Travel Advice, Information, Tips and FAQs for Central Asia

Alee September 4, 2013 1

From the comfy armchairs of most himes in the world, Central Asia seems like a wild beast of a place, but really, it is safe, and more specifically it is full of friendly people, interesting cultures, beautiful landscapes and chance for incredible experiences.

For the purposes of this fact sheet, we have included Georgia, Azerbaijan and Iran because people who are travelling Central Asia normally head to these countries as well. A section of the Silk Route if you will.

We had a generally amazing time riding from Georgia to Iran and north to Kyrgyzstan as part of our Central Asian leg of our travels in 2013.

The following FAQ is designed to debunk any travel myths and perceptions which may or may not exist around the world, possibly in armchair comfort. It will also provide you with lots of the information we wish we'd've known before we arrived!

Is it safe?

Yes.

In six months from Georgia to Kyrgyzstan, we have not experienced any theft, accidents, arguments or felt particularly threatened at any time. Although, perhaps women travelling alone or with their partner should look out for the unfaithful men we encountered in Georgia (more below).

Kat looking out over the mountains of Kyrgyzstan.

Which country houses the most dangerous drivers?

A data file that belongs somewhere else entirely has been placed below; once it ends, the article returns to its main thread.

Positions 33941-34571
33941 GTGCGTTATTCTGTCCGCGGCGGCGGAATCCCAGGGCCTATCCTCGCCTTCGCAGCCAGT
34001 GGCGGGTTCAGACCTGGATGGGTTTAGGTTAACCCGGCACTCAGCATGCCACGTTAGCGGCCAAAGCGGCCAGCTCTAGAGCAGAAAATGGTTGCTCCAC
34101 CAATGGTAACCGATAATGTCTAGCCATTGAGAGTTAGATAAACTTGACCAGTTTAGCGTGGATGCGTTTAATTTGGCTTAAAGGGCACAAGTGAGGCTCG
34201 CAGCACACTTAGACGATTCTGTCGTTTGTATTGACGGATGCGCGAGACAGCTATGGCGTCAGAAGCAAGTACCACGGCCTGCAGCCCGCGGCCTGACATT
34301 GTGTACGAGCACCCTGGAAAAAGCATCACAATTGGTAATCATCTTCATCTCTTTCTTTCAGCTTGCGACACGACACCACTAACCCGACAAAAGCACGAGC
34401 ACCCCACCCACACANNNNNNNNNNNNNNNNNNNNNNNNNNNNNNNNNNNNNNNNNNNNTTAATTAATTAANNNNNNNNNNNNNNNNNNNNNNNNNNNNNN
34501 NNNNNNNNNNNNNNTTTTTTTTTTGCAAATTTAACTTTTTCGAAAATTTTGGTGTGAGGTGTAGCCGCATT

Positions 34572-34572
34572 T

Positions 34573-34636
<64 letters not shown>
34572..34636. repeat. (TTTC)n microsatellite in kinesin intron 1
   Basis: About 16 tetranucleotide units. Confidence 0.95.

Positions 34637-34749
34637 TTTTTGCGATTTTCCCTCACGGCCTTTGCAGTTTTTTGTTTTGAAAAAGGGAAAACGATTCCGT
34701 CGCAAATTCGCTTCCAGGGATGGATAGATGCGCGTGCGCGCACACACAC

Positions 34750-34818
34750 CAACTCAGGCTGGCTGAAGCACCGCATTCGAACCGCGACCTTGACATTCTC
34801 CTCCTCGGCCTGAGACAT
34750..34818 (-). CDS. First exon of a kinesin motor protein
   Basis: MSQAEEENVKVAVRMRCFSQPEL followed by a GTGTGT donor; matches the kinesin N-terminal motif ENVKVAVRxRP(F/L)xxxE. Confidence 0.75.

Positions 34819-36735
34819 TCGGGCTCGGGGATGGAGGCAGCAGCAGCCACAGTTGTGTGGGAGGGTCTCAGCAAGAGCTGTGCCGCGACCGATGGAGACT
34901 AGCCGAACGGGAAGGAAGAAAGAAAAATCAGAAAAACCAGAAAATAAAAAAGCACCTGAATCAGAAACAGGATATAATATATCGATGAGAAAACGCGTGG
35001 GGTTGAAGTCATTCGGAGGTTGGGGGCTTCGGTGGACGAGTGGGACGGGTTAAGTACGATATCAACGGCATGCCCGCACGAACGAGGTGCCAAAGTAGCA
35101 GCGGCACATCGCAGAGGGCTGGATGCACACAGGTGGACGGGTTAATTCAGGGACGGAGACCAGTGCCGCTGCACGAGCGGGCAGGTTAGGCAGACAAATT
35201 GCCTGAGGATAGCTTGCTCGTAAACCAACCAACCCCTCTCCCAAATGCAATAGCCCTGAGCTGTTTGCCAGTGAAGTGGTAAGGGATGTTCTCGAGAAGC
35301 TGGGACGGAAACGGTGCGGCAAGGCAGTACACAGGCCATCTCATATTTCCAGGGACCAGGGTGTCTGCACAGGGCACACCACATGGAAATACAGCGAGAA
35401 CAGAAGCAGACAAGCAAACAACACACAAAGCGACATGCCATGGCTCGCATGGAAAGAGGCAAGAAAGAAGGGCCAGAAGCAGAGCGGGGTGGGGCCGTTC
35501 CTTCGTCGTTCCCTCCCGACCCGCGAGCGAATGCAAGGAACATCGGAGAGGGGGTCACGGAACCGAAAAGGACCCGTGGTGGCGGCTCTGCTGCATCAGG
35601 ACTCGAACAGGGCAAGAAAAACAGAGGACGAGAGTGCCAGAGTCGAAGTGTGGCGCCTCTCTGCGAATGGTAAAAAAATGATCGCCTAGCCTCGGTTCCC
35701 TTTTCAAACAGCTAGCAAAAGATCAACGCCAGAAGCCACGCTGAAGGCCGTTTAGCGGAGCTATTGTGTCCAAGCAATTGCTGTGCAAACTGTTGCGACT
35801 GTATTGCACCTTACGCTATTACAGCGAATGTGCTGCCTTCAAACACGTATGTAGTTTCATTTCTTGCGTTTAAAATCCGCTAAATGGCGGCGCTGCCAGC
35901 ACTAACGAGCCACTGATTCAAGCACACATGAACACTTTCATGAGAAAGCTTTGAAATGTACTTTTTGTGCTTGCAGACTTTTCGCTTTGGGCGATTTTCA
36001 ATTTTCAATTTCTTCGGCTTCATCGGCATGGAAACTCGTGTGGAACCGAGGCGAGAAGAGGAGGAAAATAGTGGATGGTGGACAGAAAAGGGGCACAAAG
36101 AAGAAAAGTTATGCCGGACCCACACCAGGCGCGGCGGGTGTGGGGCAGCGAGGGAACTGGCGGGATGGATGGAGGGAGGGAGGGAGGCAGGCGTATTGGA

Three countries stand out:

Iran has 'stupid' drivers (although not stupid people!) Head checks are rare; the 'might is right' rule is widely applied and another guideline is that you only have to worry about what is in front of you. The number of times we saw 'nearly accidents' was insane! Iranians also drive fast, sometimes drive on the wrong side of the road and are happiest reversing – they do it everywhere.

Georgia has dangerous often drunk drivers who are however, mostly courteous towards cyclists. They will overtake with space at the most inappropriate times, but rather than that being a problem for you, it is mostly a problem for the oncoming drivers!

Kyrgyzstan has flat-out dangerous drivers. They pass at proximity and at high speeds. This is because they can; the road surface is commonly smooth and predictable unlike a lot of the region. The worst and most frequently occurring road rage we experienced (since we left Australia, actually) was in the north-east region of Kyrgyzstan near Issy-Kul lake. HERE (coming soon) are some methods used to combat dangerous and aggressive drivers.

Do you have to bribe the police?